Yemen conflictMarib: from refuge to battlefield
Measured by European standards, where a few thousand refugees on the Belarussian border are causing an outcry, the scale of the crisis here is almost unimaginable. An influx of refugees has swelled the population of the Yemeni city of Marib from a few hundred thousand to over a million. Some even estimate that nearly three million people have fled there. But no one knows the exact numbers. Over the course of Yemen's seven-year civil war, the city has become the main refuge for all those displaced in the country.
Marib is the last bastion of the Yemeni government in the northern part of the country. It is strategically vital. A motorway passes through the city leading to Saudi Arabia, five hours away. And there are also gas deposits in the area. Just a few months ago the city was still a haven of calm set apart from the battlegrounds of the civil war, making it a popular refuge, but today Marib has become one of the country's most fiercely contested locations. The Iranian-sponsored Houthi rebels are currently trying to capture territory just outside the city that is held by government forces, backed by Saudi Arabia.
If the Houthis succeed in seizing Marib, it would be a strategic triumph. It is mainly the Saudi air force that is still keeping the rebels from bombing their way to the city outskirts. The Saudis flew nearly 50 attacks against Houthi positions this week alone. While Houthi propaganda predicts that the conquest of Marib is only a matter of time, government forces and the Saudis have vowed to defend the city to the bitter end.
Fighting intensifying around Marib
As fighting intensifies, people have flocked to Marib in recent weeks to seek shelter from the advancing front. "Since September, an additional 45,000 displaced persons have arrived in the city. The number arriving every day in the 130 refugee camps around the city has increased tenfold," said Christa Rottensteiner in interview, describing the dramatic situation via telephone from Aden. She has been head of the International Organisation for Migration (IOM) in Yemen for the past two years, the largest humanitarian organisation active in Marib. Rottensteiner regularly travels to Marib and just returned from there a few days ago.
Developments in the city present a huge challenge for humanitarian aid organisations. "We bring food and hand out tents and blankets. We also provide medical care, but it is never enough. We see so much suffering, and we can only help a fraction of those with the worst problems. Our major obstacle is that we don't have enough money or staff," the IOM head complains. Another problem is getting access to the camps: "The people who need us often live too close to the front lines, and the camps are also constantly changing. New tents pop up all the time and it's difficult to keep up."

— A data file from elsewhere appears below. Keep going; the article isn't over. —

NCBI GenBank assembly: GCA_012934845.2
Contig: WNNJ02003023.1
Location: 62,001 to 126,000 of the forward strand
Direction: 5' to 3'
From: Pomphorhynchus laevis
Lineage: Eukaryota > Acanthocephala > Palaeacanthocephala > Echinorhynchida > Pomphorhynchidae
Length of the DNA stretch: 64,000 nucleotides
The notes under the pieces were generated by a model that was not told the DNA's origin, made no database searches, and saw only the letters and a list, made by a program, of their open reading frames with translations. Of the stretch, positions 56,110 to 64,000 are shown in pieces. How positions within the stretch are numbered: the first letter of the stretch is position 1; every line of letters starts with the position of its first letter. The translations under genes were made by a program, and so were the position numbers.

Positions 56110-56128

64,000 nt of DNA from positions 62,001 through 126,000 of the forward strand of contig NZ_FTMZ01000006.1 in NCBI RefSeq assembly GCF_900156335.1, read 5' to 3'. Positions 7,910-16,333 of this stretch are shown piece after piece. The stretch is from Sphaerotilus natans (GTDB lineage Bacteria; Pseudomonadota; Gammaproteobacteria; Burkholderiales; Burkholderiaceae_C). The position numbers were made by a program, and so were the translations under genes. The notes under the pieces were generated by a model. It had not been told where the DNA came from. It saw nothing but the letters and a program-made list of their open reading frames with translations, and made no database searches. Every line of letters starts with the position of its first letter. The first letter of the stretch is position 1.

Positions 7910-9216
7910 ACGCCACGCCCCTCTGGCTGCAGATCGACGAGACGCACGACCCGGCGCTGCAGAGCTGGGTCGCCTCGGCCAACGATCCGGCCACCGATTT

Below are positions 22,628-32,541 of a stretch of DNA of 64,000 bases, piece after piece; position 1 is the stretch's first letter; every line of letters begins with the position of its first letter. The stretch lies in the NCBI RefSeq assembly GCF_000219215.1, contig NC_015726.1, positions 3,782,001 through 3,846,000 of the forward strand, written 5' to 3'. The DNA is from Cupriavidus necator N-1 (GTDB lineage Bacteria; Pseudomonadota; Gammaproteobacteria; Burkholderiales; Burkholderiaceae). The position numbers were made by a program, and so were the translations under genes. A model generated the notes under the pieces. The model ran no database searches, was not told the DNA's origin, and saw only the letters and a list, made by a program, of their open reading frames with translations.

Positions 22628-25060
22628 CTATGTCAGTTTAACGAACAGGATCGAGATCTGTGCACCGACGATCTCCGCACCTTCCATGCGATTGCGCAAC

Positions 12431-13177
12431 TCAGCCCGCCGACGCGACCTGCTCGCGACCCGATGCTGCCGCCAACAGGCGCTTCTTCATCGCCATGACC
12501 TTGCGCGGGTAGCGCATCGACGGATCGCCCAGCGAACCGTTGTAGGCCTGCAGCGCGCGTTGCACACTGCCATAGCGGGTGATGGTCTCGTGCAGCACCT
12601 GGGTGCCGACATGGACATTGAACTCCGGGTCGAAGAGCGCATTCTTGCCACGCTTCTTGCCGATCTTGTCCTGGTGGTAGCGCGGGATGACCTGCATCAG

Supplying water in the desert – a logistical nightmare
She is troubled not only by the sheer numbers and logistical problems, but also by the individual fates that hang in the balance. "What has really touched me personally are my conversations with many women, for example with a young widow who has now had to flee for the fifth time with just the bare necessities. Her four children are unable to attend school and have to live in a tent shared by 40 people, without water. Now that winter is coming it's getting cold and they have no blankets," Rottensteiner says.
The logistical nightmare includes not only supplying water to the camps that have sprung up in the desert around the city. Ten out of every hundred children in Marib are malnourished. There is plenty of food on the market, the IOM chief explains, but "the problem is inflation. Prices have doubled since the beginning of the year. Even if food is still available, most people can no longer afford it."
According to Rottensteiner, the full extent of the plight in Yemen is scarcely conceivable for us here in Europe. But perhaps the numbers give some indication of the devastation wrought by this war and the dramatic situation facing the country: "20 million people in Yemen are dependent on humanitarian aid, that's two-thirds of the population. And many millions have been driven from their homes."
The hopelessness and despair in the camps around Marib is particularly difficult to witness, she says. Everyone knows that as long as the war wears on there can be no hope for improvement. Rottensteiner paints a grim picture of things to come: "If the war comes any closer to the city, we might really witness a catastrophe where half a million or even a million people are forced to flee. That would be the worst-case scenario for humanitarian organisations like ours."
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